Two Milwaukee-area high school students grew up seeing people in their neighborhoods struggle with everyday life.
The memories stayed with them.
And when they saw the chance to have some impact, they took it.
Aviona Escarlluett and Nadia Nwagbaraocha both attend Brown Deer High School and will be sophomores this fall. As freshmen, they were presented with the opportunity to be a part of the YMCA’s Changemakers Project. For the project, they had to choose a problem that is prevalent in Milwaukee.
They focused on how segregation is a barrier to accessing proper health care and mental health treatment, Escarlluett said.
“When I was younger, I lived in segregated areas in Milwaukee. Some people would think like, oh, you’re a child, you might not know or you might not face adversities. But you know, it really hurt me to see my own people struggle and not be able to get out of the pain that they’re facing every day,” Escarlluett said.
Choosing not to go into detail, Escarlluett said she recalled watching her parents go through struggles and eventually overcome them. She said some might even associate being African American with suffering.
“I want African Americans to know they are not always going to struggle and they can get out of any conflict they are in,” Escarlluett said. “They can get out of that gloomy and despair state.”
For the YMCA Changemakers Project, Escarlluett and Nwagbaraocha planned to partner with different organizations to provide adults and youths with the opportunity for open dialogue about mental health.
“They want to put together a package of resources,” said Chris Przedpelski, YCMA executive director of youth and team initiatives. “They will drop off materials at partnering schools and at homes, and place the information on the YMCA website. They also want to have monthly Q and A sessions with licensed clinicians where people can ask open-ended questions about mental health.”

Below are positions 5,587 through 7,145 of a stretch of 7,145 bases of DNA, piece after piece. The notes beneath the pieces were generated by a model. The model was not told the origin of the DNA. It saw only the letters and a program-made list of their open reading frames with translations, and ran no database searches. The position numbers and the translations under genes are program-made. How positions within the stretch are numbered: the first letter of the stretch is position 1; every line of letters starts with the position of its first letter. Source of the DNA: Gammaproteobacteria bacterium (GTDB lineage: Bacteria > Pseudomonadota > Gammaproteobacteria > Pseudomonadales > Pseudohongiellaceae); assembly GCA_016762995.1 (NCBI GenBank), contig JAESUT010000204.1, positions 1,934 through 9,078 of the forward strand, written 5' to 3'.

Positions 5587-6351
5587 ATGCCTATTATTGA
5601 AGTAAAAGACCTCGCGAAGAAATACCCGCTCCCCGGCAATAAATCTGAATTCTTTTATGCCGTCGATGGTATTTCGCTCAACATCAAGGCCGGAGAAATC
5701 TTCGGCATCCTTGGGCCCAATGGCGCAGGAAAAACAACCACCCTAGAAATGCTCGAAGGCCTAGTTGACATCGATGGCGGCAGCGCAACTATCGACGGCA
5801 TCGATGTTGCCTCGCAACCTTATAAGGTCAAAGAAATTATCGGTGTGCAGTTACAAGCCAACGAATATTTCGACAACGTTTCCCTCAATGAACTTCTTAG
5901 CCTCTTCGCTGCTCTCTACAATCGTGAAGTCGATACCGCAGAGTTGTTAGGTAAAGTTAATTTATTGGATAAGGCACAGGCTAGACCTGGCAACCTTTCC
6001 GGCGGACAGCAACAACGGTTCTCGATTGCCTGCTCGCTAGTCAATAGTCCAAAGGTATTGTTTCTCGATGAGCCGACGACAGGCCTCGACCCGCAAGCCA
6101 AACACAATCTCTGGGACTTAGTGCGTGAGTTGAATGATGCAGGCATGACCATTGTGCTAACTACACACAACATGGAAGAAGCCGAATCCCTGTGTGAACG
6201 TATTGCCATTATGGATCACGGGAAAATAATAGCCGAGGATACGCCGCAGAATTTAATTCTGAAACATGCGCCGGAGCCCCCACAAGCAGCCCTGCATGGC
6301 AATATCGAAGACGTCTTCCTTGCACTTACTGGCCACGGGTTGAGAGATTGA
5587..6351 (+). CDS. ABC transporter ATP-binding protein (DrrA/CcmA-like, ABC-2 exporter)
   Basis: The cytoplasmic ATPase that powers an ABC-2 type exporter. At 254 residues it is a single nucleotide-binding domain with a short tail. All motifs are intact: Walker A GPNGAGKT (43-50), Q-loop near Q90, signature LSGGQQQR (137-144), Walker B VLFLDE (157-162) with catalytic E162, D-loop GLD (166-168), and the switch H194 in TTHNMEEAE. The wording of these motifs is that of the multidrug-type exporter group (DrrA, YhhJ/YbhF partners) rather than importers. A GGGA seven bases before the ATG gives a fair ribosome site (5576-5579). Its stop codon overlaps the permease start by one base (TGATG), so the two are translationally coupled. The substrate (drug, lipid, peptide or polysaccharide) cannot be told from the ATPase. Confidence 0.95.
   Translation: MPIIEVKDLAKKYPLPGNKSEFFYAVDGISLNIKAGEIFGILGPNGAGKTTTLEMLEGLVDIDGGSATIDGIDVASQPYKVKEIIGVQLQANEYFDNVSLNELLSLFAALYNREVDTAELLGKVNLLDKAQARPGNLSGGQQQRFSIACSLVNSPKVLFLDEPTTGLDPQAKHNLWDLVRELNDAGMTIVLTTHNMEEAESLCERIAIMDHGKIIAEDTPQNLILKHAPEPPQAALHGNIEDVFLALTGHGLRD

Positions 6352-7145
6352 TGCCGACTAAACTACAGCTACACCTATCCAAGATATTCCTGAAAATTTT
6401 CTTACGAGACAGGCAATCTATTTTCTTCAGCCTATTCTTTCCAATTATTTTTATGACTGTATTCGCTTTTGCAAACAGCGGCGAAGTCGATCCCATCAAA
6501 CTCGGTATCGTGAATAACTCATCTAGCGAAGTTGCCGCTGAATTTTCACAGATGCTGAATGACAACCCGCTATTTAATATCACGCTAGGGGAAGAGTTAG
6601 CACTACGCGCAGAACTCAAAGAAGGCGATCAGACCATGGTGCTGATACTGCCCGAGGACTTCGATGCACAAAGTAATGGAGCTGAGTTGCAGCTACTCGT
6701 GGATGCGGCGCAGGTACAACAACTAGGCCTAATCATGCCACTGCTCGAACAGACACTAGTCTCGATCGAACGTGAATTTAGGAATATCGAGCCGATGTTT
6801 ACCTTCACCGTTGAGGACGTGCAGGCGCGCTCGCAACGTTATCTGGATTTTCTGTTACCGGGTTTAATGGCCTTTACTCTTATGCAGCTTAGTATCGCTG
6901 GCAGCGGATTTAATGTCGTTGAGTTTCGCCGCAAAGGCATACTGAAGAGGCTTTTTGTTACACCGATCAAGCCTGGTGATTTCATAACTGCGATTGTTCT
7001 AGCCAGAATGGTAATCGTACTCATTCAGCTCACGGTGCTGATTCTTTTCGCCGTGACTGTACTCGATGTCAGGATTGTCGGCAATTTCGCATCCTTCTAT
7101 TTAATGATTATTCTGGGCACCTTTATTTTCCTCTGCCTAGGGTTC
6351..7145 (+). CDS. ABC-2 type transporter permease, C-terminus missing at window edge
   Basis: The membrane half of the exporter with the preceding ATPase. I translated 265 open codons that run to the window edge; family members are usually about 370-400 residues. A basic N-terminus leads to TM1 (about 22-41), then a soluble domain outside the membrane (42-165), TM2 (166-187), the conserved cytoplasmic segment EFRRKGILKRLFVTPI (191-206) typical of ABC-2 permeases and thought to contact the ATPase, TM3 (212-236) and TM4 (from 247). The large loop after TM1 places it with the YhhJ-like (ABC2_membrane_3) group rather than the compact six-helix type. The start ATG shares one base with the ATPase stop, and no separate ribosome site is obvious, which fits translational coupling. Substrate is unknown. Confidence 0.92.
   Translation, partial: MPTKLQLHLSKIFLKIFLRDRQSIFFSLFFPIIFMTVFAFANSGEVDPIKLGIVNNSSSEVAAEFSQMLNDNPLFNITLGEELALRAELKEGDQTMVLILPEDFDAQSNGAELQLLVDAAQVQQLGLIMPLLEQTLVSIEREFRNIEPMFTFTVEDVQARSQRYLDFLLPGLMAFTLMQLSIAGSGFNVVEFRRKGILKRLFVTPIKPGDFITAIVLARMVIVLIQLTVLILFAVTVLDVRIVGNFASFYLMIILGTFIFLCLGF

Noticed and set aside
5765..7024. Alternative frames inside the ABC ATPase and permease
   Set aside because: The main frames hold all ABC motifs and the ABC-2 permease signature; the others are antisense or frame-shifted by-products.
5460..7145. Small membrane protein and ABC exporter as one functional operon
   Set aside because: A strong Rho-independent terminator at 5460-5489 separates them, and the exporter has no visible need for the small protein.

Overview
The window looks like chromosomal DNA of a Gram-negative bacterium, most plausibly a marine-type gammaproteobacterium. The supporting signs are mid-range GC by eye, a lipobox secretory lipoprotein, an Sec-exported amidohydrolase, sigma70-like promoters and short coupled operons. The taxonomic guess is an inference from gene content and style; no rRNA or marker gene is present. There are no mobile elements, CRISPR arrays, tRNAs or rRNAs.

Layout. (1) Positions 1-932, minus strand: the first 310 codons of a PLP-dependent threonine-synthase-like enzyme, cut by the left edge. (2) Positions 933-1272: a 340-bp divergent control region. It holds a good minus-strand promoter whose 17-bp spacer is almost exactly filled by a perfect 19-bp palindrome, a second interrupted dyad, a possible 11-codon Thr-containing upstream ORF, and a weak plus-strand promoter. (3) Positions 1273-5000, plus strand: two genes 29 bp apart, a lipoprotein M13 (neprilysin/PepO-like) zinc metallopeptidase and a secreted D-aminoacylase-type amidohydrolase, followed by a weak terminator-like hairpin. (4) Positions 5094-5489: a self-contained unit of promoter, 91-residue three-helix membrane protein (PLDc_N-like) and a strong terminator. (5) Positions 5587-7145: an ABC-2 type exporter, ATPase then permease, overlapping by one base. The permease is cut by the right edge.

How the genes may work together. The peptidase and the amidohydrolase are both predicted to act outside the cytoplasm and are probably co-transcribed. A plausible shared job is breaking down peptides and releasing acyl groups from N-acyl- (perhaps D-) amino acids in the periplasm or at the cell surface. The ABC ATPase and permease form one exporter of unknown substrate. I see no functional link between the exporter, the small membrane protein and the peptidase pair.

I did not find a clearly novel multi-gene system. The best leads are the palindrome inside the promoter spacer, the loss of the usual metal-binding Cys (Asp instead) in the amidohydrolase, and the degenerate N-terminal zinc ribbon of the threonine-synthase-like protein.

The teens will continue meeting to discuss next steps.
“We were going to have Q and A sessions for adults so they’re able to talk to their children about their mental health and behavioral health. We were also going to gather a group of younger kids so that they’re able to talk,” Escarlluett said.
After submitting their proposal, Escarlluett and Nwagbaraoch were invited to attend the Youth Governors Conference in Washington, D.C., in June. At the conference, there were 45 teams from across the country and approximately 200 students.
Escarlluett and Nwagbaraoch were the youngest.
Przedpelski said they were part of the largest youth advocacy day in the history of the YMCA.
While in Washington, D.C., Escarlluett and Nwagbaraocha met with Wisconsin government officials — U.S. Sen. Tammy Baldwin, U.S. Rep. Glenn Grothman and an aide to U.S. Sen. Ron Johnson. They advocated for funding for civic engagement and education, children’s learning centers, AmeriCorps (essentially a domestic version of the Peace Corps) and youth programming for civics.
“We were in their offices and they got to discuss their project and what it meant for them, and all three were very attuned and attentive,” he said.
Despite not placing in the top five at the competition, which was needed to get a cash prize, Przedpelski said the teens’ project is already fully funded.
“We received $35,000, so no matter regardless if they ‘won the competition,’ we have the funds to help them carry out the project,” Przedpelski said.
The funding came from a partnership between Amazon and Y-USA, which is made up of more than 2,700 YMCAs serving 10,000 communities. Milwaukee was chosen as one of the cities to receive the funding and participate in the project.
Milwaukee is starting a YMCA program, Youth and Government, in September, Przedpelski said. The national program empowers students by teaching them about government policies and methodologies firsthand.
“It’s really about getting teens involved and looking at the functioning of government. It’s getting youth to understand how change can happen on the legislative side and it gets youth also interested in civics and the process and potentially leaders in the political world down the road,” Przedpelski said.
As for the teens, they plan to continue trying to help people and change the future.
“Even though I might be young, I still see how hard it is for those who live in America because it’s hard just to live as an African American just because of their skin color, and I want to put a change to it,” Escarlluett said.